- 4-Minute Article
- Mar 15, 2019
Choosing Who Will Manage Your Long-Term Care Needs: What to Know
Know the roles of those who can help protect you and your family if you need long-term care.
Choosing people for the roles they can fill to help manage long-term care needs, if you ever need it, could be one of the most important decisions you and your family face.1
Here are three roles to consider:
1. Agent or Attorney-in-fact, under a Power of Attorney- Provides a trusted person or family member to make legal and financial decisions on your behalf.
2. Healthcare Surrogate/Agent- Someone to make healthcare decisions in the event you are unable to do so, and who may dictate who has legal access to your medical records.
3. Legal Guardian- State courts can play a role in protecting your property and health as well.
Can one person serve multiple roles? Yes. The benefits of having someone to fill these roles include:
- Helping protect you or your family’s assets
- Providing peace of mind
- Establishing who can make decisions if you can’t make them on your own
Taking steps to choose the right people before you need care can help you feel confident that decisions will be made in your best interest. It also gives your family clear direction on your wishes. Here are some tips for selecting the right people for these key roles.
A Comprehensive Decision-Maker
By signing a durable general power of attorney, you’re choosing someone who will make nonmedical decisions and act on your behalf in certain matters you elect from housing to finances. Giving a power of attorney “durable” status generally means it stays in effect if you become mentally or physically incapacitated.
“They are obligated to act in your best interests, but, in general, you should trust that person implicitly."
Keep in mind:
“They are obligated to act in your best interests, but, in general, you should trust that person implicitly,” says Jenny Boyer, a North Carolina attorney. It could be a family member, close friend, or anyone else who can faithfully handle your affairs, particularly your finances. You can also grant expansive or more limited powers, depending on your wishes, level of trust, or other factors.
She says you should also consult with an attorney to ensure that any legal document you’re signing meets your needs and complies with the laws in your state.2
Knows Your Medical Conditions, Doctors, and Health Wishes
A healthcare surrogate – called a healthcare agent in some states – oversees medical matters. That person will make your medical decisions if you are unable to do so. If this person does not already have legal access to your medical records under federal HIPAA Privacy Rule guidelines, you can execute a HIPAA release indicating that the surrogate can receive your private health information to ensure he or she is making informed decisions on your behalf, Boyer says. That person should be someone you’re comfortable with accompanying you on doctor appointments or supporting you during your hospital stay.
In the event you need long-term care, they may take on greater decision-making power for your medical treatments and your arrangements. They (or your agent under a durable general power of attorney, if different) also may assume the responsibility of getting out-of-pocket expenses submitted and reimbursed (if you have a reimbursement long-term care policy) and can help make sure you get other benefits you may be eligible for, such as Medicaid and Medicare.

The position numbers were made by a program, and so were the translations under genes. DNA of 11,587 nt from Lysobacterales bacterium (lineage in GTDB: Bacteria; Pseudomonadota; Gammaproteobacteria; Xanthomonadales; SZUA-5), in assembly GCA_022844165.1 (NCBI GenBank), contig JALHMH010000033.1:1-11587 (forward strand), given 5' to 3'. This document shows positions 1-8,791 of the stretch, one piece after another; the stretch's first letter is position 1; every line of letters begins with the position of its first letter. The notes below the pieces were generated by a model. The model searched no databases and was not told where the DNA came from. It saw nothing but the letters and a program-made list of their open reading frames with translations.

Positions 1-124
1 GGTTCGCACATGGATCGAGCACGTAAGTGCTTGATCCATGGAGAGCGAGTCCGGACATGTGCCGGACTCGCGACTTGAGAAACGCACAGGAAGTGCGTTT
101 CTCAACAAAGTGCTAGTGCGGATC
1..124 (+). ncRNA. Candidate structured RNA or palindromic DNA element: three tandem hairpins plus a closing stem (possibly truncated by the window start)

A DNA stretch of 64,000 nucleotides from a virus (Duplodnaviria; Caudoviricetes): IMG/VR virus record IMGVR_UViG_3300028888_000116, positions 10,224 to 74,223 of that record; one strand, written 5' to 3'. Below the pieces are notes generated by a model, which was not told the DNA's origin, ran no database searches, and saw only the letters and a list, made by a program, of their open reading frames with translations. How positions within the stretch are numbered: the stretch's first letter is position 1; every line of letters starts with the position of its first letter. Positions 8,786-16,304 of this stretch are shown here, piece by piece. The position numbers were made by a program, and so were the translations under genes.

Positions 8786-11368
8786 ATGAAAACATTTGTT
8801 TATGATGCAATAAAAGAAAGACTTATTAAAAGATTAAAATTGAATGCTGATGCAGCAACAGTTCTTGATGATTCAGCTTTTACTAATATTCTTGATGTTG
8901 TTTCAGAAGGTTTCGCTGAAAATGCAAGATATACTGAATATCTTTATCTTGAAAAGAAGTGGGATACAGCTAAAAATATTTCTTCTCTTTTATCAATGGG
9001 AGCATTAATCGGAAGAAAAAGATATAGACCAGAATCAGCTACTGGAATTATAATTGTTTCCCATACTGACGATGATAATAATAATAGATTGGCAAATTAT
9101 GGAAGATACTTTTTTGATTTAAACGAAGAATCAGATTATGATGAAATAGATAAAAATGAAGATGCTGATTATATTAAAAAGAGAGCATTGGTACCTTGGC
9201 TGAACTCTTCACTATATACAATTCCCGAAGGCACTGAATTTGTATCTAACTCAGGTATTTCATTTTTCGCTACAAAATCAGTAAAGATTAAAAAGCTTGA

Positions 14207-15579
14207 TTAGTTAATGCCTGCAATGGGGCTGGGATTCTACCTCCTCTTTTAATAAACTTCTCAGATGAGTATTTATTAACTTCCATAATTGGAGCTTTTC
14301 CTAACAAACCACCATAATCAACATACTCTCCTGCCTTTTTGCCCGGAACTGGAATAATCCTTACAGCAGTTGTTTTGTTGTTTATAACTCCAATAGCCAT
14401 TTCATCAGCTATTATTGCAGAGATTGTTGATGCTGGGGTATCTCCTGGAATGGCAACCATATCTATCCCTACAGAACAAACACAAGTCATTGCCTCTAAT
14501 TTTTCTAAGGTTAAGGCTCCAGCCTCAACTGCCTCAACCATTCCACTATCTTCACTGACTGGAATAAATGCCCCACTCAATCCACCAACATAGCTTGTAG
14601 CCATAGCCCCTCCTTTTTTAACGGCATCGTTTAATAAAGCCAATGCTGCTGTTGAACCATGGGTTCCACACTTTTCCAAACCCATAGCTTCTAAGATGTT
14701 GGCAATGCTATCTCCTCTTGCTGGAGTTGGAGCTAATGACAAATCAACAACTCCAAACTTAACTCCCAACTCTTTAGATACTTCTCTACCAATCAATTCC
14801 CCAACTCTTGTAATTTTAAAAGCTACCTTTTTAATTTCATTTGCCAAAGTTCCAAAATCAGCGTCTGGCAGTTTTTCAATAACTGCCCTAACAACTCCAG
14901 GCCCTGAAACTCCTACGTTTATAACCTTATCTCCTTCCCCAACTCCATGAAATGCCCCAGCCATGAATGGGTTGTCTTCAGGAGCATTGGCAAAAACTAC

"In the event you need long-term care, they may take on greater decision-making power for your medical treatments and your arrangements."
Keep in mind:
Boyer says that the person you name as your healthcare surrogate does not need to be the same individual who is your agent under your durable general power of attorney – the roles sometimes demand different personal strengths.
Also, if you have long-term care insurance, you’ll need medical information to properly file claims. Make sure you keep an up-to-date list for your healthcare surrogate, including medical history, current medical conditions, prescriptions, and physician contact information.
Nominating a Court-Appointed Protector
Legal guardians protect the property and decision-making of adults who are unable to do so themselves and are overseen by state courts.
When you sign powers of attorney (both general and healthcare-related) before you need care, you can nominate the person you would like to serve as guardian of your estate or guardian of your person, if that ever becomes necessary.
The guardian will be required to report periodically to the court on how your money is being spent and the type of care you’re receiving.
Keep in mind:
Boyer says the general goal of having an agent under a durable general power of attorney and a healthcare surrogate is to avoid having the need for a court-appointed guardianship in the first place.
"The general goal of having an agent under a durable power of attorney and a healthcare surrogate is to avoid having the need for a court-appointed guardianship in the first place."
Here are some questions to help begin a conversation with your legal advisor and financial advisor about whom to choose to manage your care:
- What are the key characteristics/qualities to look for when selecting someone for each role?
- What is the process for establishing each person in this role?
- What steps should I take to ensure each person is properly informed to be able to carry out his or her role?